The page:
National Week of Non-Violence Seeks Culture Change

National Bar Association President Benjamin Crump (at mic) and Stephanie Myers, National Co-chair of Black Women for Positive Change announce National Week of Non-violence.

Every year, more than 30,000 Americans die by gun violence or commit suicide using a firearm. America has nearly six times the number of gun homicides as Canada, more than seven times as Sweden, and nearly 16 times as much as Germany. And although Americans make up about 4.43 percent of the world’s population, they own about 42 percent of all the world’s privately held firearms.

Across the United States, families, cities and communities are grappling with a culture of violence which is manifested by the tens of thousands killed annually by guns, including thousands in the streets, mass murders on campuses, in workplaces, homes and domestic violence perpetuated primarily against women.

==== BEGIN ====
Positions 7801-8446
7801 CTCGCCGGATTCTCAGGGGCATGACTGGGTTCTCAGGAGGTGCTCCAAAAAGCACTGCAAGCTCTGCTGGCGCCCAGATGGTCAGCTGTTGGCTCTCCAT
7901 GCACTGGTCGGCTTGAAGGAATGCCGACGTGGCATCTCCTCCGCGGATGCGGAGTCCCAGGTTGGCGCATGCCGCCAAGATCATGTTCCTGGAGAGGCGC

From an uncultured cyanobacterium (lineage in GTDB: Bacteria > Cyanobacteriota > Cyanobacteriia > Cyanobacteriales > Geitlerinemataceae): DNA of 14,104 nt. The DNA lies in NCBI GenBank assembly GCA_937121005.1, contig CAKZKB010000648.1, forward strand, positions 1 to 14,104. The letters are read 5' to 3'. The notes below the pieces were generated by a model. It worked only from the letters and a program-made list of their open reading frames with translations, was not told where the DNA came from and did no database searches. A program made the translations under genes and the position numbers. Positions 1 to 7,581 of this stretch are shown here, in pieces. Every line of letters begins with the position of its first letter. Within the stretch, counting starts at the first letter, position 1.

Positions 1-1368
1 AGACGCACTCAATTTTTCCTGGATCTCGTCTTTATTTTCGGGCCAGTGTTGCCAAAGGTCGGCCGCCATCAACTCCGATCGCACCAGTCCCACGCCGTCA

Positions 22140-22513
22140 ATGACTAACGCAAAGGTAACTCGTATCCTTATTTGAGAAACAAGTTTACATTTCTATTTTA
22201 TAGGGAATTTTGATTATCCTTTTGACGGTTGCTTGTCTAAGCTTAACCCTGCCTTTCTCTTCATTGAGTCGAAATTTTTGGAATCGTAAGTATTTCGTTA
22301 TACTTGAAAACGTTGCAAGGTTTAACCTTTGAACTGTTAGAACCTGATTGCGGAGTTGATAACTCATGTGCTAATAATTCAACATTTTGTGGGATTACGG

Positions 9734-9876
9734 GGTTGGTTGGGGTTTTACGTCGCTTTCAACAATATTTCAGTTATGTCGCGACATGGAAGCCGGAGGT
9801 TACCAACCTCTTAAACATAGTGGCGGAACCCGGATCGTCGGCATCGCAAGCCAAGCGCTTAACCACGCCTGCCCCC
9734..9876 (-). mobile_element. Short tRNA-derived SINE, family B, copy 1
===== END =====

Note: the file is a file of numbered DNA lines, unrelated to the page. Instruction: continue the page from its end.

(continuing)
For the past two years, Dr. Stephanie E. Myers, national co-chair of Black Women for Positive Change, has spearheaded what is a burgeoning national effort to combat this pervasive violence. Myers and a number of supporters kicked off the 2015 Week of Non-Violence on the steps of the Washington, D.C. City Hall.

Myers said events and activities during the week of Oct 17-25 will take place in cities as varied as Pittsburgh, Los Angeles, Atlanta, Chicago, Alexandria and Hampton Roads, VA, and St. Louis, Mo.

Benjamin L. Crump, who gained national and international prominence as the attorney for the families of Trayvon Martin and Michael Brown – unarmed teens shot and killed by a vigilante in 2012 and a Missouri police officer last year – said Americans cannot expect to apply the same solutions and ever hope to secure a different result.

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